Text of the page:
Sea adventure is a fascinating genre. It holds a lot of intrigue. The West has attempted several movies on the subject, which have tremendous recall value — 20,000 LEAGUES UNDER THE SEA, THE POSEIDON ADVENTURE, JAWS, TITANIC, LIFE OF PI and many, many more. The Hindi film industry has also had its share of movies that depicted the escapades and exploits at the sea/ocean, which includes SAMRAT and BLUE. Now Anubhav Sinha’s WARNING, helmed by Gurmmeet Singh, attempts to catch the fancy of the spectator with a theme that’s seldom explored here.
WARNING is more of a survival story that’s set in the middle of the ocean. How a group of friends cope with situations in perilous and precarious circumstances. With no hope of rescue or miracles. Just the newborn baby is aboard… Does it ring a bell? Filmed in Fiji, WARNING does emit fresh vibes to spectators of Hindi films, but the fact of the matter is that the film brings back memories of OPEN WATER 2: ADRIFT .
It was a reunion of a group of friends. It was a joy ride on a luxury yacht through the middle of a beautiful ocean. It was time to remember the good old times. It was time to catch up on the lost years. It was time to come face to face with unrequited love. It was Sara’s first birthday. It was time for champagne. It was time for a swim. It was time for a disaster to strike…
Seven friends. Neck deep in water, miles away from land with no way to get back on to the yacht, while little Sara cries incessantly on board…
One expects WARNING to be a scarefest, since the plotline does have potential for several nerve-racking and edge-of-the-seat moments. However, the genre is not tapped to the fullest. There are hardly any nail-biting moments in the first half, although a few episodes in the post-interval portions do make you anxious. What dilutes the impact, however, is the song ‘Bebasi’ that keeps cropping up sporadically.
The writing has its share of highs and lows. For instance, the escapades with the shark should’ve evoked fear, making you panicky, but it doesn’t. On the other hand, the episode featuring the friends using their bathing suits to make a rope is attention-grabbing. In addition, the conflict that ensues between two girls over the cell phone catches your eye. But, again, the culmination sends out confusing signals, since one assumes that the lover would get saved, while the husband, who’s profusely bleeding by now, would be eaten raw by the shark. One is surprised to see who eventually survives!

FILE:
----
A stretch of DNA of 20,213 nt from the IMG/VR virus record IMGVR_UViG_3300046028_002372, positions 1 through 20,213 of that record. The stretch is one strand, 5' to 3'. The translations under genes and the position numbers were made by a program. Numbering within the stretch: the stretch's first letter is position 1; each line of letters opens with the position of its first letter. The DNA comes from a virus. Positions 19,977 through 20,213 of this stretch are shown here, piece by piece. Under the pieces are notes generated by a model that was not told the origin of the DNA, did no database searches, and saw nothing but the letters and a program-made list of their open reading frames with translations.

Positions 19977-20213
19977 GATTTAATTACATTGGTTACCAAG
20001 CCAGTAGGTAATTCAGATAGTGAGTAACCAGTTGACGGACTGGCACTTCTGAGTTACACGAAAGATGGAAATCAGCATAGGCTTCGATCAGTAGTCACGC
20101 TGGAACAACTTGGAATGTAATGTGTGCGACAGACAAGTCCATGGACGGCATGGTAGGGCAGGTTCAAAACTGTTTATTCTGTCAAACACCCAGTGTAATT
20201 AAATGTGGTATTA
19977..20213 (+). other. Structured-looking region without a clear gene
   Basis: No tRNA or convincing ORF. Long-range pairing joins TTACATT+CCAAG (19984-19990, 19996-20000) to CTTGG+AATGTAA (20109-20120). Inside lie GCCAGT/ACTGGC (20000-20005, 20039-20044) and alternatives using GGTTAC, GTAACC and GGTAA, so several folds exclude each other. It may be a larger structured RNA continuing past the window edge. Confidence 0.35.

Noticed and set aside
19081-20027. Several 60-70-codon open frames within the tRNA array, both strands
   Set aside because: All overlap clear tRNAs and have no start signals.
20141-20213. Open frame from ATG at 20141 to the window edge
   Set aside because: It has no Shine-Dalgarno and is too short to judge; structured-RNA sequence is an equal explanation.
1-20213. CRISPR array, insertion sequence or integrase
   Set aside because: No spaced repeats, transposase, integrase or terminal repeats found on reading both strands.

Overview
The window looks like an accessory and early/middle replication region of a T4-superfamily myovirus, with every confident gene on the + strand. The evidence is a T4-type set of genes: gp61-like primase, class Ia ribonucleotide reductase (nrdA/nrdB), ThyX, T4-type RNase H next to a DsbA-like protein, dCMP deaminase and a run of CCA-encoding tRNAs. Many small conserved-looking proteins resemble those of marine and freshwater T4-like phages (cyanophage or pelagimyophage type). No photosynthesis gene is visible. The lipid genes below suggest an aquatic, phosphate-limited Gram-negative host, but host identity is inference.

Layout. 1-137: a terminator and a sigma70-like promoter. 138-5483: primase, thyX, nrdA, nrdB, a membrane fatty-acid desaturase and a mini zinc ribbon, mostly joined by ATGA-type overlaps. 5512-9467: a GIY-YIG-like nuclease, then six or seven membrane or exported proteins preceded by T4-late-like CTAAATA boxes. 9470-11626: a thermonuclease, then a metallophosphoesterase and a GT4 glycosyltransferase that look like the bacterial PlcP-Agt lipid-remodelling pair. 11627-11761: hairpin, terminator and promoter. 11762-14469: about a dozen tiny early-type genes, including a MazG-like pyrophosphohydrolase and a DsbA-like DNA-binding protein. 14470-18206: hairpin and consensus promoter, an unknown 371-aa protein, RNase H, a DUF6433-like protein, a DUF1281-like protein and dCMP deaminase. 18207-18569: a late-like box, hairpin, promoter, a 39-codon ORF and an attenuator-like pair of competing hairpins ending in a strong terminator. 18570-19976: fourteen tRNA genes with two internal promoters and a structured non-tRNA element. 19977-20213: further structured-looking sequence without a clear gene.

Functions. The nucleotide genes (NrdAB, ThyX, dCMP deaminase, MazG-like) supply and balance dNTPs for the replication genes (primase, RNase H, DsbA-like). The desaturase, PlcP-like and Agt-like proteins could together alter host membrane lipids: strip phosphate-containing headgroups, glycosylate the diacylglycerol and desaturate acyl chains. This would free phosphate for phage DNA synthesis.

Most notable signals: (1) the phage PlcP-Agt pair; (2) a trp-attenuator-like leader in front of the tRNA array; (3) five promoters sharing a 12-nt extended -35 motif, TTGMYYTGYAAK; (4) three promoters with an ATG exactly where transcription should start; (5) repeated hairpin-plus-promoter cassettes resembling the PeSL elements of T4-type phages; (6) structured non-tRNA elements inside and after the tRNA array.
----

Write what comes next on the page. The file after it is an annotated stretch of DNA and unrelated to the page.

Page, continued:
Since WARNING is in 3D, one expects objects [and sharks] to leap off the screen, straight on to your face. A few shots have been filmed proficiently, but you do feel that the director could’ve used the 3D gimmickry even more efficiently to justify the theme and format of the film.
Gurmmeet knows the grammar of storytelling right and this is evident in more than a few sequences. Nonetheless, the screenplay could’ve been tighter. Besides, a film like this should’ve been a songless affair, although the song filmed on Sonu Nigam, which features in the end credits, is classy. The background score adds that extra layer to the atmosphere, either easing you or raising the pulse depending on the on-screen circumstances. Cinematography is top notch. The sound mix is absolutely perfect.
Manjari Fadnis, who suffers from aquaphobia, is effectual enough. Santosh Barmola [as the lover] gets ample scope and so does Jitin Gulati [the husband]. Both act their parts well. Sumit Suri is confident. Suzana Rodrigues flaunts her beach body fluently and so does Madhurima Tuli. Varun Sharma, who made a striking impact in FUKREY, is strictly okay.
On the whole, WARNING has some nail-biting moments, but they are few and far between. Average!
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